One of my favourite television productions is the weird and wonderful adaptation of Alice in Wonderland from 1966. The next time the BBC returned to the world of Alice was their attempt at Alice Through the Looking Glass, seven years later. It’s hard to imagine how they could have made something more different and more disappointing.
The attempt to stay as close as possible to the original work is admirable, but there’s probably a reason why faithful adaptations of the Alice books are rarely attempted, particularly Looking Glass. I recently read both books to my son, having not read Looking Glass myself since I was a child, and I was surprised by the drop in quality between Wonderland and its sequel. Adapting it faithfully means adapting a book that is frequently very boring. The bits that aren’t boring are virtually unfilmable, dealing with largely abstract concepts such as Alice’s movement around a landscape that does not follow the normal laws of physics. Also, a lot of the ideas in the second book are massively and unintentionally creepy when rendered in any visual form. I have nothing against creepy versions of Alice, but that has to be the intention. Instead, this is a production that is trying for a child-friendly version of Through the Looking Glass, complete with hideously jaunty music, and is very often unintentionally visually disturbing.
The prime example of that is Humpty Dumpty, a nightmarish vision of a shouting face superimposed on a giant egg costume, worn by somebody flapping their arms around, in turn superimposed on an illustrated background. The nature of the effects used means that the face moves around while the head remains static. The part of the brain that responds to the uncanny valley effect is screaming out in horror at that moment. Then we have a couple of middle-aged men as Tweedledum and Tweedledee, who somehow manage to be creepy and boring at the same time, which is quite an achievement. The director’s choices often make things worse, such as the moment Alice arrives at the dinner party and everyone just sits there in their disturbingly odd costumes, staring at her.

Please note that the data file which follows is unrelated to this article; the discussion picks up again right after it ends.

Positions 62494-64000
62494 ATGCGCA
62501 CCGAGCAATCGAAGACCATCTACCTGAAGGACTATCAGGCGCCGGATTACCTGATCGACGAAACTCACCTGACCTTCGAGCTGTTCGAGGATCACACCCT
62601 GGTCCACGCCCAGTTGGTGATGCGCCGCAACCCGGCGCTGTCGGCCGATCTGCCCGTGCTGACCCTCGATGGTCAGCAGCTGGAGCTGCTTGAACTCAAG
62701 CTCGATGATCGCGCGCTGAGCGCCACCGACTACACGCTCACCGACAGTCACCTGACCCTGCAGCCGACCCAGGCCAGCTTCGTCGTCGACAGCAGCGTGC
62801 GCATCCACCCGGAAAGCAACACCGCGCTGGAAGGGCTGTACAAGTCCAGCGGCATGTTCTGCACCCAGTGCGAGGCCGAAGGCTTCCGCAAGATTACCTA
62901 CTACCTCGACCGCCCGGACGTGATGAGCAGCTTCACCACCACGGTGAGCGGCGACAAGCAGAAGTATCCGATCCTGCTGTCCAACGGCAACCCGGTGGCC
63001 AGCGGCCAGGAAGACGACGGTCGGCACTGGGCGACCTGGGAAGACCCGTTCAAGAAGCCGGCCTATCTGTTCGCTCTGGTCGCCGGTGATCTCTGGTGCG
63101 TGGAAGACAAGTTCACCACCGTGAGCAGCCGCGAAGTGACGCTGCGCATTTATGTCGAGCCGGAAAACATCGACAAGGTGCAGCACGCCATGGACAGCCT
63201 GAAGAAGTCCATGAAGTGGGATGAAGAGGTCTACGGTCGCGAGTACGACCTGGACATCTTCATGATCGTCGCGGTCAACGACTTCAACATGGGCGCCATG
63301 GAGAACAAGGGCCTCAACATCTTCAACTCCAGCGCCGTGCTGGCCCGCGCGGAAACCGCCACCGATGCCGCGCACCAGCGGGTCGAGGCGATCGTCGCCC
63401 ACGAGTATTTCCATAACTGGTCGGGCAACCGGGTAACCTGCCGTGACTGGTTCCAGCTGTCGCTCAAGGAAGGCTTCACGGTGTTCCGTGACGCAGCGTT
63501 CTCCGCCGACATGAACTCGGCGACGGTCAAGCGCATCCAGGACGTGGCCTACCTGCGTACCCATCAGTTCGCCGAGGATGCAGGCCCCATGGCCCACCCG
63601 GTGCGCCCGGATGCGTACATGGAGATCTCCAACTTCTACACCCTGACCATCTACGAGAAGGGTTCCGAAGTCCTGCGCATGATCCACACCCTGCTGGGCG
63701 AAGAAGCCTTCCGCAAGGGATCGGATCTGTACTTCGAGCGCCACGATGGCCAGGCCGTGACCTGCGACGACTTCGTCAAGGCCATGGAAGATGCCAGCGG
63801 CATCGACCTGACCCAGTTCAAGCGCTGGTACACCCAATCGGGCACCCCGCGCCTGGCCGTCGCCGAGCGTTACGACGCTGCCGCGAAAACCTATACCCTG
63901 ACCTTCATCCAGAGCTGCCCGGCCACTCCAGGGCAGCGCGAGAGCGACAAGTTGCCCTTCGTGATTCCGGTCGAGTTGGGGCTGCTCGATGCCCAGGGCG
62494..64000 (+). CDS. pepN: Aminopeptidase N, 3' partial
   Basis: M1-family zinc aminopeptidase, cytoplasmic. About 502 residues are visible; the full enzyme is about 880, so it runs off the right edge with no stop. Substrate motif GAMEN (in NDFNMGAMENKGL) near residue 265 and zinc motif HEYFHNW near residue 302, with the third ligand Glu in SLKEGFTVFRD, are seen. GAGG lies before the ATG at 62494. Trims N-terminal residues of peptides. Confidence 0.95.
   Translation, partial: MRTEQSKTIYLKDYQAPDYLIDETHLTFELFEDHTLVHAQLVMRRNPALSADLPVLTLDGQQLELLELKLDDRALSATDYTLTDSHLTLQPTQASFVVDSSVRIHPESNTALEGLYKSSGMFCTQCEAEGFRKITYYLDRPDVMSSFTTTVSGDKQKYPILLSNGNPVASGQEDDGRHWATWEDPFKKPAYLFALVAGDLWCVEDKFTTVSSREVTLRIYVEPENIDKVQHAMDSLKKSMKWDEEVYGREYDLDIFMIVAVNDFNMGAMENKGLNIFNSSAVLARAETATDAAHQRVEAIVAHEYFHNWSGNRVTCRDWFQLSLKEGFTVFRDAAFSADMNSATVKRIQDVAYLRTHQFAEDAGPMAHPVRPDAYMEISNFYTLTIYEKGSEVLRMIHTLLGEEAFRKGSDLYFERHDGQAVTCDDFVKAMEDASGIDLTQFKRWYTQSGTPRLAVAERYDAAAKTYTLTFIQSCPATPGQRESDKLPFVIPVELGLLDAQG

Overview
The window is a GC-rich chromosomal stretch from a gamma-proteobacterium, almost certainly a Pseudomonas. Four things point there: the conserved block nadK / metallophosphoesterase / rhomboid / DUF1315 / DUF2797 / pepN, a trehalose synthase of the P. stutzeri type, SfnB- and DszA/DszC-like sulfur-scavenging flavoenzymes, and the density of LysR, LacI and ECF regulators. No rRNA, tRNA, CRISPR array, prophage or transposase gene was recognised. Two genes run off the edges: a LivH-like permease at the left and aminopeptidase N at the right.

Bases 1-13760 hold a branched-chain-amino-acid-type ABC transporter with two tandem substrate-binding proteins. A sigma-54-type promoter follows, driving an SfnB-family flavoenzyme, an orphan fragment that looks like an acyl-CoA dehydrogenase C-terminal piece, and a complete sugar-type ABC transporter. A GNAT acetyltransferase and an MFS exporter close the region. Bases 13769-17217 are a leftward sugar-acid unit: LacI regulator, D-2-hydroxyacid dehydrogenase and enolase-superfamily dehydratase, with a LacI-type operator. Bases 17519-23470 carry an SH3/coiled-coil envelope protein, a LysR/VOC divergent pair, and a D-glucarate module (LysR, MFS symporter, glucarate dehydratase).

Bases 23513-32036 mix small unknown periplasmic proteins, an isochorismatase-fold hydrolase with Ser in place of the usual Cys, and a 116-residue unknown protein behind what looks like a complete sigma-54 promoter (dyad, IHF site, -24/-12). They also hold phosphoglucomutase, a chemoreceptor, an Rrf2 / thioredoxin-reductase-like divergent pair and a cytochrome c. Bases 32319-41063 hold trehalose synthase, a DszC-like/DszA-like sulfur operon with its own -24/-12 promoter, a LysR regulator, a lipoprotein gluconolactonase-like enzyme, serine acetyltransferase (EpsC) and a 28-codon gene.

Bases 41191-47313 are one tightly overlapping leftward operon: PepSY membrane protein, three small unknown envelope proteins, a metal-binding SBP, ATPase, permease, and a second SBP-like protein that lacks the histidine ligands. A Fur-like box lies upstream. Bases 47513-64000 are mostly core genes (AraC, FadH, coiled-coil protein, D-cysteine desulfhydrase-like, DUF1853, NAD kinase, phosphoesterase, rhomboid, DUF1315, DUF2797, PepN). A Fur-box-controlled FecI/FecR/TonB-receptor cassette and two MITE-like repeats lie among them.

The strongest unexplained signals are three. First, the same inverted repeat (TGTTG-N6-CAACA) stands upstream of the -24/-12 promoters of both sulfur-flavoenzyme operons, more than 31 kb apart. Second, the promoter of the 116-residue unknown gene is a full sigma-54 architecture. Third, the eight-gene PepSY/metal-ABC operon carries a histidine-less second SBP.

Alice is played by a charming, gap-toothed Sarah Sutton, best known for portraying Nyssa in Doctor Who, a rare example of an age-appropriate Alice, and already a competent and charming little actress. The fact that she makes at least some of this watchable is a testament to her budding abilities, because the process of making this for all the actors must have been hugely frustrating, or at least very challenging, because it’s an utterly horrendous example of the use of CSO instead of building studio sets. Virtually everything was filmed against blue screens, with background illustrations keyed in behind the actors. The actors’ faces are sometimes so distorted by the fringing that it’s hard to figure out who is who. In an early scene, Alice’s legs just disappear, and later the top of her head vanishes and what is left is a perfectly flat surface. The director also didn’t seem to understand that you couldn’t zoom in on a scene or pan across when shooting CSO, because the actors start to float around in relation to the background. One of the worst of many examples is the dinner party, where the director tries to pan along the table and it lurches around wildly against the background as if it’s on the deck of a ship. I suppose you have to have respect for the ambition. This is, after all, a 75 minute production that almost entirely features characters moving around a world that is made up of illustrations. It does look cheap, though. Even when something is physically there it’s nearly always laughable. The props look like they belong in a pantomime, made to be seen only from a distance, such as Alice’s fabric crown, and the physical prop for the farting Jaberwock has to be seen to be believed. Just when you think it couldn’t look any sillier, a section of its arm vanishes, lost to the vagaries of CSO.
It was a lovely touch that they bothered to include the closing poem to the book after the end credits, spelling out Charles Dodgson’s (for he is unarguably Dodgson at that moment) melancholy acrostic tribute to the greatest love of his life. It feels like it belongs at the end of a better production than this. RP